in a totally different key. On October 15, 1889, he writes, in
his second letter to Fraulein Bardach: "I cannot repress my summer
memories, nor do I want to. I live through my experiences again
and again. To transmute it all into a poem I find, in the meantime,
impossible. In the meantime? Shall I succeed in doing so some time
in the future? And do I really wish to succeed? In the meantime,
at any rate, I do not. . . . And yet it must come in time." The
letters number twelve in all, and are couched in a tone of sentimental
regret for the brief, bright summer days of their acquaintanceship.
The keynote is struck in the inscription on the back of a photograph
which he gave her before they parted: _An die Maisonne eines
Septemberlebens--in Tirol_,(1) 27/9/89. In her album he had written
Hohes, schmerzliches Gluck--
um das Unerreichbare zu ringen!(2)
in which we may, if we like, see a foreshadowing of the Solness
frame of mind. In the fifth letter of the series he refers to her
as "an enigmatic Princess"; in the sixth he twice calls her "my dear
Princess"; but this is the only point at which the letters quite
definitely and unmistakably point forward to _The Master Builder_.
In the ninth letter (February 6, 1890) he says: "I feel it a matter of
conscience to end, or at any rate, to restrict, our correspondence."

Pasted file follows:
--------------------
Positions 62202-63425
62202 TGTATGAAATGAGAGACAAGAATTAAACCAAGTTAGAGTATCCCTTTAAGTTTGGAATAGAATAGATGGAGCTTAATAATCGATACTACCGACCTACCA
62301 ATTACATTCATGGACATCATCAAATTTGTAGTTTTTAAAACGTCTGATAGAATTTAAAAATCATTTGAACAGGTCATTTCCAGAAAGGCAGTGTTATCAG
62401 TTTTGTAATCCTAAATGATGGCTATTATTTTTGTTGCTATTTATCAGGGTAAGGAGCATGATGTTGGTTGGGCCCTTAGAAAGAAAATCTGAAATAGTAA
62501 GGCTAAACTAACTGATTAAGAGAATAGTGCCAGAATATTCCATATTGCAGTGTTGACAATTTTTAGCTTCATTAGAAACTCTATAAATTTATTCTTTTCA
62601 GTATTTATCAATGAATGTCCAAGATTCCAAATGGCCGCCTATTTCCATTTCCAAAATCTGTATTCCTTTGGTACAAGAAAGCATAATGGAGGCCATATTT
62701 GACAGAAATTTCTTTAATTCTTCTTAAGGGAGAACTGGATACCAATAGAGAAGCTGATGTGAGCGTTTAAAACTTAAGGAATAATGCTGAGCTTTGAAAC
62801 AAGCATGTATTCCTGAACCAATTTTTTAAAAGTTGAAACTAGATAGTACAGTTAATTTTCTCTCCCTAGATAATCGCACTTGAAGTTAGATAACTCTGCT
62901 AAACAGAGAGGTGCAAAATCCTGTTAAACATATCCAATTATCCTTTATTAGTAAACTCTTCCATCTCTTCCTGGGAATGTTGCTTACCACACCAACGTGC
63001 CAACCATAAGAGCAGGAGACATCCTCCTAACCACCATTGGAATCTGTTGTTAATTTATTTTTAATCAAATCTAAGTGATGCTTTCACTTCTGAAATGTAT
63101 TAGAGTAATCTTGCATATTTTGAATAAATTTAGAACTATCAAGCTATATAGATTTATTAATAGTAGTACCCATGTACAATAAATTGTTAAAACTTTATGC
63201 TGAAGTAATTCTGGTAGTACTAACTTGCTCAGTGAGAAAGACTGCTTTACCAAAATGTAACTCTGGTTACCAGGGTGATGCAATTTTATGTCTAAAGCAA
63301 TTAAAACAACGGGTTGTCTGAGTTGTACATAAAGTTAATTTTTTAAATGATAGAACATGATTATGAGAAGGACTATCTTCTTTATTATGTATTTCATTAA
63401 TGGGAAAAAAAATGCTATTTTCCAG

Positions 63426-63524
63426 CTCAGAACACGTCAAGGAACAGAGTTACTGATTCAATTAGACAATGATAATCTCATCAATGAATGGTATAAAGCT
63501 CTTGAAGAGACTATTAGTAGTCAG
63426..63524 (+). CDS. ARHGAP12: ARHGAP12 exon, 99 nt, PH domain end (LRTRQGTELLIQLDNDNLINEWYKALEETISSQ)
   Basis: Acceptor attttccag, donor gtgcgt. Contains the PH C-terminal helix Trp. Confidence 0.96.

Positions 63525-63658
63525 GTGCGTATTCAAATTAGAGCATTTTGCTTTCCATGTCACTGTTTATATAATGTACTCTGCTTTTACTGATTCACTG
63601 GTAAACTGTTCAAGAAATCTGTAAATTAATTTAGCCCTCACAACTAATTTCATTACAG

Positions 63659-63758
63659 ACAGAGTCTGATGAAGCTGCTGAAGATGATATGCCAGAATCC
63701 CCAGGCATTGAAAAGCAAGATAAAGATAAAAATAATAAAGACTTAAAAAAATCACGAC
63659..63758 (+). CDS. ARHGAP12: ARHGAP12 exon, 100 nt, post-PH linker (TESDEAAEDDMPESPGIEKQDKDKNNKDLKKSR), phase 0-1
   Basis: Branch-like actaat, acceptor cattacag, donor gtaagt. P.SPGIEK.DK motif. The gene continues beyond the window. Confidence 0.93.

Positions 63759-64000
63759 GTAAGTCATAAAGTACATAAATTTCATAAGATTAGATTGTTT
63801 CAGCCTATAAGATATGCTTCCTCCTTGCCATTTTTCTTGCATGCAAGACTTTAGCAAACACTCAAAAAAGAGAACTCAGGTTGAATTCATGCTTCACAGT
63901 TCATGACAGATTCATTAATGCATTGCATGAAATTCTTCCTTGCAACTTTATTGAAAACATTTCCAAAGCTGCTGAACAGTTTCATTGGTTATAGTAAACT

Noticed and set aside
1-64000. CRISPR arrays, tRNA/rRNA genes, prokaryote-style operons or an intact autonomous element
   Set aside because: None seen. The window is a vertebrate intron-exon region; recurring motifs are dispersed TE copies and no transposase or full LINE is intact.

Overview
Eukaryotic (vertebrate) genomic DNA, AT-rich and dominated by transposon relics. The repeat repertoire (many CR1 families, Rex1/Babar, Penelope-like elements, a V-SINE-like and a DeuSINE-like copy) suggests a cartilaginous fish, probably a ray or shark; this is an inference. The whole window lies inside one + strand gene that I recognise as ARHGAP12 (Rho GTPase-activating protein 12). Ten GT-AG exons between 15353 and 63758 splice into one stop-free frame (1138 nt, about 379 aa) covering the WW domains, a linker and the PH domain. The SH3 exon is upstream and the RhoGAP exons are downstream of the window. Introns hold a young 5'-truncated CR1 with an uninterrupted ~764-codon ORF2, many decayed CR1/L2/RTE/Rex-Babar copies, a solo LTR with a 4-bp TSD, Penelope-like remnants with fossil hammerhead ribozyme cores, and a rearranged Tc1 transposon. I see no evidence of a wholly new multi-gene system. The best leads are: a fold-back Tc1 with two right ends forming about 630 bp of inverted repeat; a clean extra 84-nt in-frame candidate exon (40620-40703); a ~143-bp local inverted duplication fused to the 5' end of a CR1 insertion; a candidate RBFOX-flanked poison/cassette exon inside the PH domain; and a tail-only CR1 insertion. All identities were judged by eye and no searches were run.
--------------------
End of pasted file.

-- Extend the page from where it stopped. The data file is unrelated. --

The tenth letter, six months later, is one of kindly condolence on
the death of the young lady's father. In the eleventh (very short)
note, dated December 30, 1890, he acknowledges some small gift, but
says: "Please, for the present, do not write me again. . . . I will
soon send you my new play [_Hedda Gabler_]. Receive it in friendship,
but in silence!" This injunction she apparently obeyed. When _The
Master Builder_ appeared, it would seem that Ibsen did not even send
her a copy of the play; and we gather that he was rather annoyed when
she sent him a photograph signed "Princess of Orangia." On his
seventieth birthday, however, she telegraphed her congratulations,
to which he returned a very cordial reply. And here their relations
That she was right, however, in regarding herself as his principal
model for Hilda appears from an anecdote related by Dr. Elias.(3)
It is not an altogether pleasing anecdote, but Dr. Elias is an
unexceptionable witness, and it can by no means be omitted from an
examination into the origins of _The Master Builder_. Ibsen had come
to Berlin in February 1891 for the first performance of _Hedda Gabler_.
Such experiences were always a trial to him, and he felt greatly
relieved when they were over. Packing, too, he detested; and Elias
having helped him through this terrible ordeal, the two sat down to
lunch together, while awaiting the train. An expansive mood descended
upon Ibsen, and chuckling over his champagne glass, he said: "Do you
know, my next play is already hovering before me--of course in vague
outline. But of one thing I have got firm hold. An experience: a
woman's figure. Very interesting, very interesting indeed. Again